The book’s opening anecdote tells of an unnamed CIA briefer who flew to Bush’s Texas ranch during the scary summer of 2001, amid a flurry of reports of a pending al-Qaeda attack, to call the president’s attention personally to the now-famous Aug. 6, 2001, memo titled “Bin Ladin Determined to Strike in US.”
Bush reportedly heard the briefer out and replied: “All right. You’ve covered your ass, now.”
(Illustration: George and Tony prancing at Camp David, February 2001, found here).
Richard Clark, the former chief counter-terrorism adviser in the Bush White House, sees that summer a bit differently.
Via NBC News in March 2004:
Clarke said that “on June 21, I believe it was, George Tenet called me and said, ‘I don’t think we’re getting the message through.
These people aren’t acting the way the Clinton people did under similar circumstances.’
And I suggested to Tenet that he come down and personally brief Condi Rice, that he bring his terrorism team with him.
“And we sat in the national security adviser’s office.
And I’ve used the phrase in the book to describe George Tenet’s warnings as ‘He had his hair on fire.’
He was about as excited as I’d ever seen him.
“And he said, ‘Something is going to happen.’”
Fairly prophetic as it so happened…
An excellent detailed background on the run-up to that Aug. 6, 2001, memo and the whole total asshole fuck-up in that summer can be found at HistoryCommons.
George W, The Dick, all those shitheads should at least be standing trial, if not for war crimes, then at least for horrible, deliberate incompetence accumulating in the catastrophic Iraqi invasion, the linchpin for the chaos in the region today.
President Obama’s choice to ‘look forward,’ and not backward in fault/prosecution in the Bush administration’s handling of Iraq was a major roadblock to actual justice. Sad, pity for everyone.
Meanwhile, the Brits have at least formulated an inquiry into how the UK got mixed up in all that vile shit — the so-called Chilcot Inquiry after its chairman, Sir John Chilcot, and started investigated work in 2009 on how Tony Blair sucked Great Britain into George W’s scheme to manhandle Iraq.
However, the operation has encountered enormous slow-down problems — after all the top-echelon assholes testified, even Blair himself, the operational toilet backed up due to politics. Publication of the reported findings has been delayed time and again, getting to be a bit of a pisser.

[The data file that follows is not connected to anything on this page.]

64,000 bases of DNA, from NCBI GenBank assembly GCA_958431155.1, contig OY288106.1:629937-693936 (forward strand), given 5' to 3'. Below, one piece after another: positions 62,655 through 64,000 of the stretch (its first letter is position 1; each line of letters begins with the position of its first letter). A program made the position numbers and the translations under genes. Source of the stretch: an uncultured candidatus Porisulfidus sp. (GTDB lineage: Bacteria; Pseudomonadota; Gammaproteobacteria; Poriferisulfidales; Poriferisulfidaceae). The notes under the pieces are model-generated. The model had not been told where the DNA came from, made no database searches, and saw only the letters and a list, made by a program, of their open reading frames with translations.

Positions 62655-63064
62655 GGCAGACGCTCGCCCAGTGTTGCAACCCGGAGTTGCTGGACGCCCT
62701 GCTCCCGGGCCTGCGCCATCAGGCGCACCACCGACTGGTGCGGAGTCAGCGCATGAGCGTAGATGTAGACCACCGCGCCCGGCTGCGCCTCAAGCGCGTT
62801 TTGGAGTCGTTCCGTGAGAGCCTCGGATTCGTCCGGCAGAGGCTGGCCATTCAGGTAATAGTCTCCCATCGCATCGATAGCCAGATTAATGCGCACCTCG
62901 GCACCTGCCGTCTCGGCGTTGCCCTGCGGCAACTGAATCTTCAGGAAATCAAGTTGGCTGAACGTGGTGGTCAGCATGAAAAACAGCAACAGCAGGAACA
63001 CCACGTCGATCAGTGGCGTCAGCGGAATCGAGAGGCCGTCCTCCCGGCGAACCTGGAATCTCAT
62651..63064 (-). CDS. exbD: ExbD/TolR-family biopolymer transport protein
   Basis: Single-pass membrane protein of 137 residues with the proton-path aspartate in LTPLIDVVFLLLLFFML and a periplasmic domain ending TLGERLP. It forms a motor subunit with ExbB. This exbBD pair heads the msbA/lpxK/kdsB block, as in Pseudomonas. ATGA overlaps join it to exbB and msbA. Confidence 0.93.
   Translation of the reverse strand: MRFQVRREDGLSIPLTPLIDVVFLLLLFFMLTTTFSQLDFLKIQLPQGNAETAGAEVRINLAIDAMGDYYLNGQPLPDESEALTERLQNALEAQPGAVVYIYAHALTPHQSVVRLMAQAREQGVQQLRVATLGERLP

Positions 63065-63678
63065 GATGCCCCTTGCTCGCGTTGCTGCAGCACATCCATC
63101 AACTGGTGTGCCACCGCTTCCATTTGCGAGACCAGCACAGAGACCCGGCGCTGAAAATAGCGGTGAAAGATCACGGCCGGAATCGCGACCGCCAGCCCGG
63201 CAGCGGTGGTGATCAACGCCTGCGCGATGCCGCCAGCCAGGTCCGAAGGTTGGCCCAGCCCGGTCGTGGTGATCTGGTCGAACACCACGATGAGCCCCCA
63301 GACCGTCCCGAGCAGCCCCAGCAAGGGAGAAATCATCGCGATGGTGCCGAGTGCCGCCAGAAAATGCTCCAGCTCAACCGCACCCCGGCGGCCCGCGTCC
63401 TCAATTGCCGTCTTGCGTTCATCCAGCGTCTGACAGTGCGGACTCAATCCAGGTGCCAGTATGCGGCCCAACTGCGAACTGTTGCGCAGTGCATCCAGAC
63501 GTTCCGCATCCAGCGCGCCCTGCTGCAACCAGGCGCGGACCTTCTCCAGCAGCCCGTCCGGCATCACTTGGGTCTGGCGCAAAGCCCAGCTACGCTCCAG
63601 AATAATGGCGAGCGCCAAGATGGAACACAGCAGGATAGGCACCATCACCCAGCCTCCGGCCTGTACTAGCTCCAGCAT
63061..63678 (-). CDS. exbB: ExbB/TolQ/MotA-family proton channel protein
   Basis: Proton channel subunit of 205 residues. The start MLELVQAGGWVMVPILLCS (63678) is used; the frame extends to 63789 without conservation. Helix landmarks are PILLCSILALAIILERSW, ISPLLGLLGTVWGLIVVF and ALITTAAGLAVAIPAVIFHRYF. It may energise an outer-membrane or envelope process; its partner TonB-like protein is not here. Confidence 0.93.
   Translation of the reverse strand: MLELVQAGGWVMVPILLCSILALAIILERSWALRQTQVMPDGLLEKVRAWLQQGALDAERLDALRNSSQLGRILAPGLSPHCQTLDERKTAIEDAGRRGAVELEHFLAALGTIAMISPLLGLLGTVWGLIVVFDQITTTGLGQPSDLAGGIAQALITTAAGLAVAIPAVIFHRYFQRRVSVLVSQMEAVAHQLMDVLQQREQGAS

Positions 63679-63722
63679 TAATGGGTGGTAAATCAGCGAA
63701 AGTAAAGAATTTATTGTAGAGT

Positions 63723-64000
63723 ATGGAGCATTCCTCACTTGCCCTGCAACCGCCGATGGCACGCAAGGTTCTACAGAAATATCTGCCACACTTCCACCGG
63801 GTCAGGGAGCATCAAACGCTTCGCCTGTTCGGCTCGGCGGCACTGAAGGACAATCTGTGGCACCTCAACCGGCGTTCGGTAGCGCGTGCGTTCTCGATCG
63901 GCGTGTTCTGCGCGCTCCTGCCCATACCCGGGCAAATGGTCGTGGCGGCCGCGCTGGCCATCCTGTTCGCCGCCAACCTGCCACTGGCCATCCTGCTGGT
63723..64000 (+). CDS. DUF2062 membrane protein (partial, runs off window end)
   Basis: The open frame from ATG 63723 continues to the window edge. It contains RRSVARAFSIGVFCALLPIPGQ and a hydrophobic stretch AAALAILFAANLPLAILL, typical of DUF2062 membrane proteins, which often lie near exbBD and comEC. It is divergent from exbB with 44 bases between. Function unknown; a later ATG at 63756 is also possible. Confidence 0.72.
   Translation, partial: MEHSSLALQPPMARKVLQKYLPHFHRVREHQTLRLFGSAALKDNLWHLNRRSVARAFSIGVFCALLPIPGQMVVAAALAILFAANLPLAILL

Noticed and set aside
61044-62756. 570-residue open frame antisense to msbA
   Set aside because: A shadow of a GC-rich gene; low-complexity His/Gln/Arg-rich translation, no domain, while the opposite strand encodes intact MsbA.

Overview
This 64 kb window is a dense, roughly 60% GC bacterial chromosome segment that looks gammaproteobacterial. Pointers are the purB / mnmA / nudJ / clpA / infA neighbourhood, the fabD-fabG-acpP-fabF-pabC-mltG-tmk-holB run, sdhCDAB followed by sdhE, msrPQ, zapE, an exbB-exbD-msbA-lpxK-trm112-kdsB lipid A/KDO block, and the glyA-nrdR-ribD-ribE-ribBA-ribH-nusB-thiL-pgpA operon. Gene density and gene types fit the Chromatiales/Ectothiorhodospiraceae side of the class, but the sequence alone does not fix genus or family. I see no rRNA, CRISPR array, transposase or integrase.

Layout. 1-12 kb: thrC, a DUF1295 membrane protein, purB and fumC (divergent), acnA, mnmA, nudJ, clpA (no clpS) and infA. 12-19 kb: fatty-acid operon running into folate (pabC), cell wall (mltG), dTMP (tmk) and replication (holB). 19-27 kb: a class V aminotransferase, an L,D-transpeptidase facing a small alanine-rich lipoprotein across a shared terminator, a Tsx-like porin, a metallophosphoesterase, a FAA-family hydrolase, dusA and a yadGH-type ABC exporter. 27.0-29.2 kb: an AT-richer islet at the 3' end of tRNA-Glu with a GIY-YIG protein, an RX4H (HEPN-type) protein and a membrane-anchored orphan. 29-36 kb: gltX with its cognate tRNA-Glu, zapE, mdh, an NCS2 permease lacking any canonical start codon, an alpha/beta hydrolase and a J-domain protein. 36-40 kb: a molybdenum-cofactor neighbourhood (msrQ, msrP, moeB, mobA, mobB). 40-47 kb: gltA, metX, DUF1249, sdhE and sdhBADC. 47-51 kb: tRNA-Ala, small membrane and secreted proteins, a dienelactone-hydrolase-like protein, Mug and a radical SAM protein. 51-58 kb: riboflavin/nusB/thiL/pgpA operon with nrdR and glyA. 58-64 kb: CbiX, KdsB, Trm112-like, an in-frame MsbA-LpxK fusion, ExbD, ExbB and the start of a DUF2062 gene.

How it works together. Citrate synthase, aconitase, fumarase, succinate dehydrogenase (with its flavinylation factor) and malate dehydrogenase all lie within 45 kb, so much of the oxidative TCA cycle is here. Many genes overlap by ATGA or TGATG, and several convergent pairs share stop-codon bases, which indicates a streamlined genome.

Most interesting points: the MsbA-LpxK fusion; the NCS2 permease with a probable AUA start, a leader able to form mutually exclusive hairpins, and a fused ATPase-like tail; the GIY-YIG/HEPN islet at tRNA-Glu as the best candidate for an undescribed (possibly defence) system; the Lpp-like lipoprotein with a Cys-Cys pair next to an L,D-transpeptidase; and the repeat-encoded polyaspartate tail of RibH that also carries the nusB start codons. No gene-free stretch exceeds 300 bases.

From the Guardian this past February:
One of the most contentious points of the inquiry has been a tug-of-war between the inquiry and the Cabinet Office over documents and records of conversations between former prime minister Blair and US president George Bush in the runup to the invasion.
Chilcot demanded to publish some 25 of Blair’s notes to Bush and more than 130 records of conversations between the two leaders.
After years of sometimes intense argument with successive cabinet secretaries, the two sides only agreed in May 2014 that a “small number of extracts” or the “gist” of the documents’ contents will be released.
In deference to US sensitivities, none of the published material will reflect Bush’s views.
The New York Times in May:
Months of dispute between Mr. Chilcot and high government officials have turned on Mr. Blair’s deliberations when he took Britain to war alongside the United States on the basis of falsehoods about Saddam Hussein’s weapons of mass destruction and in the face of overwhelming public opposition.
Not only have government officials sought to limit publication of these exchanges, but Mr. Blair and other senior figures have been given time to reply to their critics — a process that could last into next year.
“There is a danger that the pattern of delay looks like an establishment stitch-up,” said Tim Farron, a Liberal Democrat politician.
And this week, the whole matter got a bit in the cups — via the UK’s Telegraph:
David Cameron has told Sir John Chilcot to “get on with” his report into the Iraq War, after being moved by the “powerful” pleas of a bereaved mother at an Armed Forces memorial service.
The Prime Minister demanded Sir John sets out a timetable for publishing his report into the war for the sake of “the parents and the families who want answers”.
Mr Cameron intervened after being approached by a mother whose son was killed in Basra, Iraq, in 2007 during a military commemoration at the Staffordshire Arboretum earlier this summer.
Mr Cameron became visibly irate as he insisted Sir John must produce the report “as soon as possible”, and, before then, set out when it will be delivered.
“Right now, I want a timetable,” Mr Cameron told reporters on a trade visit to Vietnam.
“More important than anything is thinking of the parents who lost loved ones in Iraq.
“The most powerful conversation I’ve had about this was with a mother who said to me at the Staffordshire Arboretum, when we were commemorating the Bastion Memorial Wall for Afghanistan, was just, you know, it’s the parents and the families who want answers.
“And for their sake, as well as for the sake of the public, we’ve got to get on with this. I can’t make it go any faster because it’s a public inquiry and it’s independent, but I do want a timetable and I think we deserve one pretty soon”.
And those answers could get hairy.
Via RT: ‘Tony Blair should stand trial for war crimes if the Chilcot Inquiry rules the former prime minister broke international law by invading Iraq in 2003, Labour leadership candidate Jeremy Corbyn has said. The surprise frontrunner in the contest said he was convinced the war was “illegal.”’
A wonder to George W with his ass covered…